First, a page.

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Teacher Uses Iditarod, Sled Dog To Reach Students

The Associated Press

KOKOMO, Ind. (AP) — From the treacherous Iditarod Trail race spanning nearly 1,000 miles across Alaska's frigid terrain, Lincoln School teacher Donita Walters gleans math, geology and nutrition lessons.

Walters, who has been teaching at Kokomo School Corp.'s alternative middle school for six years, doesn't know exactly when she fell in love with the dog sled race, but she finds ways to incorporate it into her classroom whenever possible.

Her students love it too.

"I have a difficult group to engage," said Walters, who teaches eighth grade at the alternative school. "A lot of times when we can get outside the box and into real life, that helps. When a teacher's excited, the kids are more excited about it."

Part of the excitement stems from Kenai, Walter's Siberian husky who has accompanied her to class several times a week for the past five years. Pooch Palace, Pet Supplies Plus and Noah's Ark Animal Clinic keep Kenai in tip-top shape for the classroom.

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"He is the softer side of education," Walters told the Kokomo Tribune ( ). "We work with at-risk kiddos, and he can calm a kiddo down who's going 60 miles an hour. Educationally, behaviorally, we have better days when he's here."

Tom Hale, director of alternative education at McKinley and Lincoln schools, has seen the positive difference Walters' Iditarod lesson make to her students.

"Through Mrs. Walters' knowledge of the Iditarod, the Lincoln students gain a greater appreciation for the mushers, as well as the dogs. Our students learn about the sacrifices necessary for the mushers and the dogs to complete the Iditarod," Hale said. "Kenai brings a calmness to Donita's classroom. Kenai is a good learning experience since the students share the responsibilities of caring for Kenai. Each year when summer rolls around, the students tell me how much they will miss Kenai during break."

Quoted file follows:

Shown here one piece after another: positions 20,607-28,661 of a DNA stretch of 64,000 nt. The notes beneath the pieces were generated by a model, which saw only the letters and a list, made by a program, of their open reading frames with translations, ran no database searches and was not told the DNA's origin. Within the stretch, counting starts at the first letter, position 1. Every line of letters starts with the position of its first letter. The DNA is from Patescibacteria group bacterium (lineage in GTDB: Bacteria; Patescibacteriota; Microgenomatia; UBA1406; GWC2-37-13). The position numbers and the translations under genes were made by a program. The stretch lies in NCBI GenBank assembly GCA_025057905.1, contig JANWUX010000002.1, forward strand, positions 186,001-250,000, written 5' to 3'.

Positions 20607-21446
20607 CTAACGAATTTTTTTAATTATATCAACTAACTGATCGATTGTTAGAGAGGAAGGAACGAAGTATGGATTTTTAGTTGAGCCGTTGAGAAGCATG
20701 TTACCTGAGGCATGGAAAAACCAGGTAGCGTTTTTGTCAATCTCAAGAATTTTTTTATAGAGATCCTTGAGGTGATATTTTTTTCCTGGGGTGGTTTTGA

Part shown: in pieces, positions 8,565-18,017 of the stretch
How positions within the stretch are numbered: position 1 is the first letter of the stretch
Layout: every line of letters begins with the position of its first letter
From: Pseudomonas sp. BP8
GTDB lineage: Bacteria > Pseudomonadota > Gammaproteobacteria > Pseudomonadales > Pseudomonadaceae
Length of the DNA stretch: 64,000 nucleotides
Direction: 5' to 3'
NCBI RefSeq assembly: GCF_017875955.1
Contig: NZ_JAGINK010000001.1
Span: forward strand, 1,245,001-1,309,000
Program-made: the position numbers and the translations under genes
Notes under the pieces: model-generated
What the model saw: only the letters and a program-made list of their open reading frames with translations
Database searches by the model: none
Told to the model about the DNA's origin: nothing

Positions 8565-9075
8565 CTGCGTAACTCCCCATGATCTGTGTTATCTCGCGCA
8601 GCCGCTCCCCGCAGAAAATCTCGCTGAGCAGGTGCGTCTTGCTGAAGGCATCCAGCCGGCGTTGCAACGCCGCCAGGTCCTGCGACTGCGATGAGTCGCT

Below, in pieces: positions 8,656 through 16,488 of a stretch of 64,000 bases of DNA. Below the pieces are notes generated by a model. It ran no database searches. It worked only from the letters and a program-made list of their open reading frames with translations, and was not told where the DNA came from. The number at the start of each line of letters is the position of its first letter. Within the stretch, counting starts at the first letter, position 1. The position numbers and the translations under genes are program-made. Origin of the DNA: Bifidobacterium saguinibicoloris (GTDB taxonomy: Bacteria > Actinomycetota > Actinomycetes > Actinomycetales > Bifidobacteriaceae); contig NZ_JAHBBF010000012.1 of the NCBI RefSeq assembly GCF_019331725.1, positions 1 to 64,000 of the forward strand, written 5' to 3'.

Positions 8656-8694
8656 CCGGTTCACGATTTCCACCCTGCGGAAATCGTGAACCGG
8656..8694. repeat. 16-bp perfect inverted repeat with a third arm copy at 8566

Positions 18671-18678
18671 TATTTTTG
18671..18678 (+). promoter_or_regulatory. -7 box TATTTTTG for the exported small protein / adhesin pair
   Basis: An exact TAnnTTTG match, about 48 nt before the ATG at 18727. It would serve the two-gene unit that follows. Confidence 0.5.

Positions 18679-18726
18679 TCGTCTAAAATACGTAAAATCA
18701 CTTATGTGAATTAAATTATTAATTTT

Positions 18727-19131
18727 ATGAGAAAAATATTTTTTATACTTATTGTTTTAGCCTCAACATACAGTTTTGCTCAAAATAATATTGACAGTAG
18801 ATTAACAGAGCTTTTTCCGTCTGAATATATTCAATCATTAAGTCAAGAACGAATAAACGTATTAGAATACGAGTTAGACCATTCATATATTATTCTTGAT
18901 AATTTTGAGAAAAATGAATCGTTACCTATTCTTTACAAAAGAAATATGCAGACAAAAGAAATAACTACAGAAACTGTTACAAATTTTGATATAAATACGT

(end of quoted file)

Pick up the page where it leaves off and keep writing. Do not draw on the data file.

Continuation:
Walters has been teaching lessons based on the Iditarod race since 2009. She further delved into the subject at a nine-day Iditarod Education Conference held in Alaska at the end of February, which she said turned out to be a "life-changing experience."

"It was a gift for me to get to experience this. I've wanted to get up there for years for the conference," she said. "I had no idea the educational portion was so big until I was in this big room with like-minded educators from all over the U.S. It was very rewarding."

While at the conference, Walters networked with other educators, shared lesson plans and picked up tips for using the race to teach STEM-related skills, especially. She also got to meet 65 mushers before they headed out on the trail March 1, which was a personal treat for her and, by extension, her students.

"(The mushers) are all huge supporters of using the race in the classroom," said Walters, who compiled a binder with information on all the mushers and had them autograph their profiles to bring back for her students. "I think (the students) feel a connection because they've all adopted a musher."

Walters' classroom is covered in Iditarod posters and even features a wooden sled her students built a couple years ago with a stuffed musher and dog.

This year, her Iditarod-related lessons included math story problems related to the number of miles the mushers travel each day and how many dogs drop out of the race along the way; a geology lesson on different types of ice formations, which was modeled with icicles forming outside the school as well as being part of the Iditarod racing conditions; and nutrition lessons on caloric intake and how much the dogs have to eat every day to run the race.

She also has students each adopt a musher and look up different things about them, like their educational backgrounds and how far they live from the Iditarod Trail.

"They don't realize that in these discoveries, there's math and language and life," Walters said.

At the conference, she got ideas for a map-reading unit based on the trail to use next year. Walters even turned a mishap that led to a broken hand into a lesson for her students; she's having them complete a creative writing assignment making up different explanations for how she broke her hand at the conference.

"You just have to put on that smile," she said.


Information from: Kokomo Tribune,

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